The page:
In the aftermath of 9/11, every major security, law enforcement, and intelligence organization initiated changes to address the looming terrorist threat. None made more profound changes to its intelligence structure, operations, and culture than the New York City Police Department (NYPD).
An effective counterterrorism intelligence program at the national or sub-national level must receive its guidance from and have the attention of the executive at the highest level of the organization. In the case of the NYPD Intelligence Division, this meant Police Commissioner Raymond W. Kelly. Upon his ascension to the role of Police Commissioner in January of 2002, he was committed to creating an autonomous counterterrorism and intelligence capability that was independent but complementary to national efforts. The Commissioner’s requirement that it be a high-quality, effective, and responsible intelligence program was unambiguous, demanding, and unrelenting.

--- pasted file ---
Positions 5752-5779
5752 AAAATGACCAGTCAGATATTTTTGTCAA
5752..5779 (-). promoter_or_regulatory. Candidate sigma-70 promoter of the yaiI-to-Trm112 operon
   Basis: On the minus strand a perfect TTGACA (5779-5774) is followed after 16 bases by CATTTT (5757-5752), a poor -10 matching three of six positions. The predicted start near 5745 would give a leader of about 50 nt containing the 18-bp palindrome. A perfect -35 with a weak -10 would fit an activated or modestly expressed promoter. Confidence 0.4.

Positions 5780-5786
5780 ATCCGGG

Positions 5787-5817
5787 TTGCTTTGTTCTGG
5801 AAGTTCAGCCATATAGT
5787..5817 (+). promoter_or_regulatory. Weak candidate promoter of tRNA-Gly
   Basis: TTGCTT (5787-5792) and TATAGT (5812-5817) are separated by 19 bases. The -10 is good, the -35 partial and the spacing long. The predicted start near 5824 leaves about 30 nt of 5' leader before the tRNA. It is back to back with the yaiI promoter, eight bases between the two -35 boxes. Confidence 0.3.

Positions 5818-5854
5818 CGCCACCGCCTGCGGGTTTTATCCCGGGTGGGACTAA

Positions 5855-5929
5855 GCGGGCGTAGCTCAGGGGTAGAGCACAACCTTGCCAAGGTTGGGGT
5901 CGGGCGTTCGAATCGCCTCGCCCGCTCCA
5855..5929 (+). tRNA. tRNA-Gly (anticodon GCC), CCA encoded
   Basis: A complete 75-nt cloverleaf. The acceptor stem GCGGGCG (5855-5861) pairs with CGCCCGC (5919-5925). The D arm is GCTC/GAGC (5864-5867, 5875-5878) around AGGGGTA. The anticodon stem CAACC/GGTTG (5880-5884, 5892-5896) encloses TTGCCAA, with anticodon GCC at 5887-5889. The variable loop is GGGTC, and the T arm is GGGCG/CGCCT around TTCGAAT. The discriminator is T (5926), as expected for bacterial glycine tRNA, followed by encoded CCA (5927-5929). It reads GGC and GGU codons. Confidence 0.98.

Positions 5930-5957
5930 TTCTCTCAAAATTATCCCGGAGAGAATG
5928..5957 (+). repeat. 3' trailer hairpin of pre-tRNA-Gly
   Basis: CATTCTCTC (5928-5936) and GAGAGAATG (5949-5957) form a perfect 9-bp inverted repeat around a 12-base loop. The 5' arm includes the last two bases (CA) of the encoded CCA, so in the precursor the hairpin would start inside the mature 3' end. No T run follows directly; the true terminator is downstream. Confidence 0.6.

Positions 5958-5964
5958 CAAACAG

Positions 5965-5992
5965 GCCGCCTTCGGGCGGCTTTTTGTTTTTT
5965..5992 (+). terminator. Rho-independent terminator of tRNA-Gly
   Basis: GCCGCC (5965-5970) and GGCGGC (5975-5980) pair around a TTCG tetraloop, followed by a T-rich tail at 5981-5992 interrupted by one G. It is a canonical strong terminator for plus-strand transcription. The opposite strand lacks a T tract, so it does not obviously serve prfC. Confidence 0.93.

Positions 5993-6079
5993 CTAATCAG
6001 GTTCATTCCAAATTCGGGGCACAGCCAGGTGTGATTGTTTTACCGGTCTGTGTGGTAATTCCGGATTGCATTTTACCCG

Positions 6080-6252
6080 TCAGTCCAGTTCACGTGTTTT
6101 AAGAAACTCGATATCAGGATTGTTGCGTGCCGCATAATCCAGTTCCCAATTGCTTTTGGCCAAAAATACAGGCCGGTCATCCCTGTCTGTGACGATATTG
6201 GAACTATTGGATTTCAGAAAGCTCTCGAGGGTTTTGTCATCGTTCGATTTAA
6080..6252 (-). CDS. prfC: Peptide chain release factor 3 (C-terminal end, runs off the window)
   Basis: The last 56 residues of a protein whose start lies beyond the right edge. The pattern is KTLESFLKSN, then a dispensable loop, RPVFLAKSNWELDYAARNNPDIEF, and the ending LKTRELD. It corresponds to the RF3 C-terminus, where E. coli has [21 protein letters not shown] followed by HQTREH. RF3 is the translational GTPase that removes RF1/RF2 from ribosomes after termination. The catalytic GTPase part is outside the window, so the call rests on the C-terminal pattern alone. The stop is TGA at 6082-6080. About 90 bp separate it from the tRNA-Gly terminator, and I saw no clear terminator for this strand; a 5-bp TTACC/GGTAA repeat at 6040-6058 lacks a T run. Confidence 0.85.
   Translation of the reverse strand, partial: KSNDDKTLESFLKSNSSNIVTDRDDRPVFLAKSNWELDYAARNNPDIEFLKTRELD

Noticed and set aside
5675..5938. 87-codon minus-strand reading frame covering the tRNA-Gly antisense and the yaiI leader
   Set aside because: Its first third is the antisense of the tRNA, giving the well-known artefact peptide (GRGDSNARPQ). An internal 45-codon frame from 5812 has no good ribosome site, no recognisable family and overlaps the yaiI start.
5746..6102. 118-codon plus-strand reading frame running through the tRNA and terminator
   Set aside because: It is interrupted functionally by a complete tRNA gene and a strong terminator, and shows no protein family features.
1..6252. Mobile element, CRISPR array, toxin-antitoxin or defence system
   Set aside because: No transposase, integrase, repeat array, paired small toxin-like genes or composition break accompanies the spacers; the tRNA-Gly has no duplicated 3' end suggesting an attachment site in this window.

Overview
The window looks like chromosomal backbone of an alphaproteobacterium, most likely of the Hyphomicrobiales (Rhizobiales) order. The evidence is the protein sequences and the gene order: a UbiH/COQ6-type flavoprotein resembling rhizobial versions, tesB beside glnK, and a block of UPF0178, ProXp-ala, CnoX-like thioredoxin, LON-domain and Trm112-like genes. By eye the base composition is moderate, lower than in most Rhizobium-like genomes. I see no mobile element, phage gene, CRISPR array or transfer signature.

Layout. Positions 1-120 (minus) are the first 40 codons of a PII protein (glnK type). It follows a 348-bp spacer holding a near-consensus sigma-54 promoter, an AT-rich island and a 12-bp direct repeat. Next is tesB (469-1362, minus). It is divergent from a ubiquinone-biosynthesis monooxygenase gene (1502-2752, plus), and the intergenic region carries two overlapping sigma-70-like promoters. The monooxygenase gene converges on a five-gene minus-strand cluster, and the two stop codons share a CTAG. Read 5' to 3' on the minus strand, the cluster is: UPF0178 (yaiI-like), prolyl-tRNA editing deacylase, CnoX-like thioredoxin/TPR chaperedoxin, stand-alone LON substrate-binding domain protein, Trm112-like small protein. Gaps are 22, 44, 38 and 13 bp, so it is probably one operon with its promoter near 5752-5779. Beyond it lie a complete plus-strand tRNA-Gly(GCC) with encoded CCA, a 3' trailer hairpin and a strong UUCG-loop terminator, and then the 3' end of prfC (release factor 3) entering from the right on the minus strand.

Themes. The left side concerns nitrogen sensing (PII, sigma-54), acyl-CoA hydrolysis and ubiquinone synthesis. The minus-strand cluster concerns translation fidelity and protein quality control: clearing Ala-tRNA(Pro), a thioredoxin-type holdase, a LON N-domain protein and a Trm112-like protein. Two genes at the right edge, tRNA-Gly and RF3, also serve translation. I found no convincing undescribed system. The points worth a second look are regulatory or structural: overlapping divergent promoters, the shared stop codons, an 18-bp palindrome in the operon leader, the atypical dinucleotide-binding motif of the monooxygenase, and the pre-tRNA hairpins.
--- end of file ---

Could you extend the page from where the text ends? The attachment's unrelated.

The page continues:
The post-9/11 re-engineering of the New York City Police Department was unprecedented. There were no roadmaps or guideposts to follow as a metropolitan police force took on the added responsibility of protecting its citizens from transnational terrorist groups. Making the change required leadership at the highest levels of the Department, Division, and line units; a dramatic cultural change among investigators, analysts, and supervisors; and an environment that was open to and produced ideas, engagement, and integration.
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